September 2010





    Lapland Bunting, Silver-striped Hawk-moth and Grey Plover - Portland Bill and Ferrybridge, 30th September 2010 © Martin Cade (Lap Bunting and Silver-striped Hawk) and Paul Baker (Grey Plover)

  30th September

In much fairer weather there were plenty of new arrivals on the ground and quite a bit of passage overhead. The majority of reports came from the Bill area, where the bulk of the numbers on the ground constituted 250 each of Meadow Pipit and Linnet, 150 Pied Wagtails, 120 Chiffchaffs and 30 Blackcaps, with 2 Grasshopper Warblers, 2 Firecrests and a Ring Ouzel providing the best of the quality; overhead there was a steady passage of hirundines - mainly Swallows - through the morning when, amongst the miscellany of other passage, at least 1 Lapland Bunting also passed over. Elsewhere the best of the bunch were 30 Siskins, 2 Firecrests, 5 Redpolls and a Brambling at Wakeham and a Grey Plover at Ferrybridge. The only seawatch reports were of 20 Common Scoter and 4 Balearic Shearwaters passing through off the Bill.

A Silver-striped Hawk-moth was the pick of the overnight moth catch at the Obs; 6 Rush Veneer, 2 Rusty-dot Pearl and a Delicate were the only other immigrants caught there.

29th September

Yesterday afternoon's downturn in the weather continued and seawatching was the only option for a good part of the day. The bird of the morning was a Long-tailed Skua that passed through Portland Harbour, with watches at the Bill producing 174 Common Scoter, 8 Wigeon, 3 Great Skuas, 2 Pintail, 2 Teal, 2 Arctic Skuas, 2 commic terns, a Manx Shearwater, a Brent Goose and a Shoveler. Limited coverage of the land at the Bill turned up just a single Firecrest amongst a handful of commoner migrants.

Immigrants in the Obs garden moth-traps this morning: 4 Rush Veneer, 2 Rusty-dot Pearl, a Vestal and a Dark Sword Grass.

28th September

Weather-wise, a day of two distinct halves, with a gloriously fine and warm morning giving way to an increasingly dreary and eventually wet afternoon. At the Bill both Redwing (2) and Brambling were recorded for the first time this autumn but the migrant tally otherwise remained loaded heavily in favour of Blackcap and Chiffchaff, which both numbered around 60; odds and ends of variety there included singles of Merlin and Firecrest amongst the generally low totals of other species. A lone Great Skua was the only seabird of note at the Bill.

Immigrants in the Obs garden moth-traps this morning: 25 Rush Veneer, 4 Rusty-dot Pearl, 3 Silver Y, 2 Dark Sword Grass and singles of Vestal and Pearly Underwing; a single White-speck was caught overnight by a visiting moth-trapper at Cheyne Weare.

27th September

Under heavily overcast skies today proved to be a 'more of the same' day, with Blackcaps and Chiffchaffs again featuring very conspicuously. All the reports thus far have been from the Bill area, where counts have included 150 Chiffchaffs, 120 Blackcaps, 6 Wheatears, 5 Whitethroats, 3 Stonechats, 3 Reed Warblers, 2 Yellow Wagtails, 2 Whinchats, 2 Song Thrushes, 2 Spotted Flycatchers, 2 Siskins, a Redstart, a Sedge Warbler, a Goldcrest (the first of the autumn and only the second of the year!) and a Reed Bunting.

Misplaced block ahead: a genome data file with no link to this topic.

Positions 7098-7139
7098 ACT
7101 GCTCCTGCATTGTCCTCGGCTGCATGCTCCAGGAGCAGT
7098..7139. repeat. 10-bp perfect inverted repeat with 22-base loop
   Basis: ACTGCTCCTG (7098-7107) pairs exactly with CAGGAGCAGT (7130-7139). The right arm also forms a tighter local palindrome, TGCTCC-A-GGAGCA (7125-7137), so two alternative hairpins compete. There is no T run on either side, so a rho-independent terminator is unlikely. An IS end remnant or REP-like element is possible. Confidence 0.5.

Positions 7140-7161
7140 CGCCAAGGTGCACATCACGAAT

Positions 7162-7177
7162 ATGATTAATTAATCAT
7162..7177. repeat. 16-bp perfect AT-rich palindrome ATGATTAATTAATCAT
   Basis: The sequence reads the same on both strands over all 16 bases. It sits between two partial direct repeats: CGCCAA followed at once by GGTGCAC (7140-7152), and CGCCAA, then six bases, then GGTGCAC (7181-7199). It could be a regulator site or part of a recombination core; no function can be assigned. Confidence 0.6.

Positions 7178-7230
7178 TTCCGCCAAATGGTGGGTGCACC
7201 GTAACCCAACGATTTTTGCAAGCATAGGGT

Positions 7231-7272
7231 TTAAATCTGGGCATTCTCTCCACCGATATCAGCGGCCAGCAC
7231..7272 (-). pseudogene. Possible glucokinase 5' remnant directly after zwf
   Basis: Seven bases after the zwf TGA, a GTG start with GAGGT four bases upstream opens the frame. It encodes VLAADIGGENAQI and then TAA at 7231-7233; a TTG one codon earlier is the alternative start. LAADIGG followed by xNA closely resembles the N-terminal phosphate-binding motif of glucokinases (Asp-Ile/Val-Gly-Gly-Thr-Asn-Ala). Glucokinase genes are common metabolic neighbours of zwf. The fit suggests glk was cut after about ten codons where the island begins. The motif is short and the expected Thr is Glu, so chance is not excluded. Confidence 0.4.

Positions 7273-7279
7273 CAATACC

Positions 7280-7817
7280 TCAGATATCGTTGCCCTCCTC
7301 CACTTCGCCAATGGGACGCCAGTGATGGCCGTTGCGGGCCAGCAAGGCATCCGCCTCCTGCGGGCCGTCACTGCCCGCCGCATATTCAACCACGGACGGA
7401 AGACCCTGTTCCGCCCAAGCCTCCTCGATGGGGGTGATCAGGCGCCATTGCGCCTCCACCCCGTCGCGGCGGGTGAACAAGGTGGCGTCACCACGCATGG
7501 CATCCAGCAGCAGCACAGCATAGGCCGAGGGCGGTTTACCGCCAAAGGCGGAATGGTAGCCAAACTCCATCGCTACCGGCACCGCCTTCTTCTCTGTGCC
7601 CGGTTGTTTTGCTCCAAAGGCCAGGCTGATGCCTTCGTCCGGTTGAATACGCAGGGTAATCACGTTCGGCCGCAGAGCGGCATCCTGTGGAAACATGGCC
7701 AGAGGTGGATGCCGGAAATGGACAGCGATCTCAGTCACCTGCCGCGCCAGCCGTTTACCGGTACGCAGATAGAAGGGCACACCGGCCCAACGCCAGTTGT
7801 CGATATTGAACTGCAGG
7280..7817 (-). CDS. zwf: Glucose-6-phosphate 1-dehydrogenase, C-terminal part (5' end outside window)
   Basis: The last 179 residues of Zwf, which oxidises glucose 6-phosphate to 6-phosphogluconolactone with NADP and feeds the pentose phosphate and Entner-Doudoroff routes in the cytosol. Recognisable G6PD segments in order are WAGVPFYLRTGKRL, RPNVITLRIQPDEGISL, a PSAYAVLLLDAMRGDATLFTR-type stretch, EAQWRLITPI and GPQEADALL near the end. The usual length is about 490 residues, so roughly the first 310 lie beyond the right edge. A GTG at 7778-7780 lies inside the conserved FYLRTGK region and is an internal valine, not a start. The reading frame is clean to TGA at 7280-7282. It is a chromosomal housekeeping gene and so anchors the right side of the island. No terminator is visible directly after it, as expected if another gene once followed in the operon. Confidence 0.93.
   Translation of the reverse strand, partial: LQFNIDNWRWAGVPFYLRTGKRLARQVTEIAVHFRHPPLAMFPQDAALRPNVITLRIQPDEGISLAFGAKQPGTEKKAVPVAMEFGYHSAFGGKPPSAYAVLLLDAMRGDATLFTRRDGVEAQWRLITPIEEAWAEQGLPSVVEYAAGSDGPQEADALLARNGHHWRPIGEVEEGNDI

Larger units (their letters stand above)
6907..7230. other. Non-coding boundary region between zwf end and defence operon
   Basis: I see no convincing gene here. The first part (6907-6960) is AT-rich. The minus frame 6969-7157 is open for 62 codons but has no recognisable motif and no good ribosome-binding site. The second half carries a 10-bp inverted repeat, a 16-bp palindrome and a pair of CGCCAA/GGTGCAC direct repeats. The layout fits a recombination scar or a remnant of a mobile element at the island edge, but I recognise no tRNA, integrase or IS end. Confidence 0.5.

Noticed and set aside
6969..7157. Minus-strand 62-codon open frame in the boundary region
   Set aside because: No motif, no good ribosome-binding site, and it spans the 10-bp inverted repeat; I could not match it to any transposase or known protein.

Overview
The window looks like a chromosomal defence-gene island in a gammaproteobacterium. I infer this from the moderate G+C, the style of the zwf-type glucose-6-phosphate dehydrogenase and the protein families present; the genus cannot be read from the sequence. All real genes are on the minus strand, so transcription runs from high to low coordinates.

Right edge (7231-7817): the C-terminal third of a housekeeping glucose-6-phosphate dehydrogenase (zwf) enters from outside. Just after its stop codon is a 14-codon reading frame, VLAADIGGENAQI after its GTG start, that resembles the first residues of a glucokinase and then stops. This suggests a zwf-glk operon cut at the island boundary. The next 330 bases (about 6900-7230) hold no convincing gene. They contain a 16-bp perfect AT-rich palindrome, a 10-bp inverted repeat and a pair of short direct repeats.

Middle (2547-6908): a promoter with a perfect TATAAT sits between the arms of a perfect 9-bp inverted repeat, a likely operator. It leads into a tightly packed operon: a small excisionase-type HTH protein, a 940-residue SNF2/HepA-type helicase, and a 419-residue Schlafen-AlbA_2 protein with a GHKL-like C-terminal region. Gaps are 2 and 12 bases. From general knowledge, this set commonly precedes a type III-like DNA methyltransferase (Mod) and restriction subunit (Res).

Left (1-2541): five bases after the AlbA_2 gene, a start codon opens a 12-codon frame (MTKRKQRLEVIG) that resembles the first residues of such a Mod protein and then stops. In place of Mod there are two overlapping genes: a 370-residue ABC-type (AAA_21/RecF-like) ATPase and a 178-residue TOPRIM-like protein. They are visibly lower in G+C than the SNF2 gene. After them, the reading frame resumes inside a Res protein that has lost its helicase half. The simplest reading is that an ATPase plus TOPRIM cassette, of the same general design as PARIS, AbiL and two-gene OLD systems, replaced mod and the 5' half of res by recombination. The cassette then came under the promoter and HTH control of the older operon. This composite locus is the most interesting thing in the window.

A single Dark Sword Grass was the only immigrant in the Obs garden moth-traps this morning.

26th September

Something of a repeat of yesterday without any of the quality. A Short-eared Owl was a first for the autumn at the Bill where Chiffchaffs and Blackcaps, that numbered 90 and 60 respectively, were again the only migrants in any quantity on the ground; a single Grasshopper Warbler was the only slightly scarcer migrant of note there. Overhead passage was largely restricted to the first couple of hours of the morning and didn't really include anything in great numbers or of particular quality.

Immigrants in the Obs garden moth-traps this morning: singles of Dark Sword Grass, Pearly Underwing and Silver Y.




    Common Rosefinch - Portland Bill, 25th September 2010 © Martin Cade

  25th September

With crystal clear skies and a stiff north wind blowing dawn saw the first single digit temperature of the autumn. On the migrant front the strength of the wind seemed to have knocked down a bit more than in recent days but overhead passage was maybe not as conspicuous as might have been hoped. A Common Rosefinch that was trapped and ringed late in the morning at Culverwell provided the day's highlight, with further interest coming in the form of a brief Ortolan Bunting in the Crown Estate Field at the Bill, a late Wood Warbler at the Eight Kings Quarry, singles of Turtle Dove and Ring Ouzel at Southwell and 7 White Wagtails, a Hobby and a Mistle Thrush at the Bill. The grounded migrant tally was dominated by Blackcaps and Chiffchaffs, with 100 of each at the Bill and plenty more of both elsewhere; 3 Snipe, 2 Spotted Flycatchers and 2 Reed Buntings were amongst the thin spread of other species at the Bill, where sample counts of early morning movement overhead included 320 Meadow Pipits, 56 alba wagtails and 7 Chaffinches.

Four Rush Veneer were the only immigrants in the Obs garden moth-traps this morning.

24th September

A chilly northerly and increasing cloud cover today. Despite the conditions there was plenty of visible passage, with most of the movement taking place at very low level; hirundines dominated but Meadow Pipits and alba wagtails were also conspicuous, most of the other expected species were present in small numbers and oddities included 2 Grey Herons, a Little Egret and a Hobby over the Bill. On the ground Chiffchaffs, which totalled around 60 at the Bill, were again the only migrant in numbers; singles of Grasshopper Warbler and Yellowhammer were the only minor highlights at the Bill.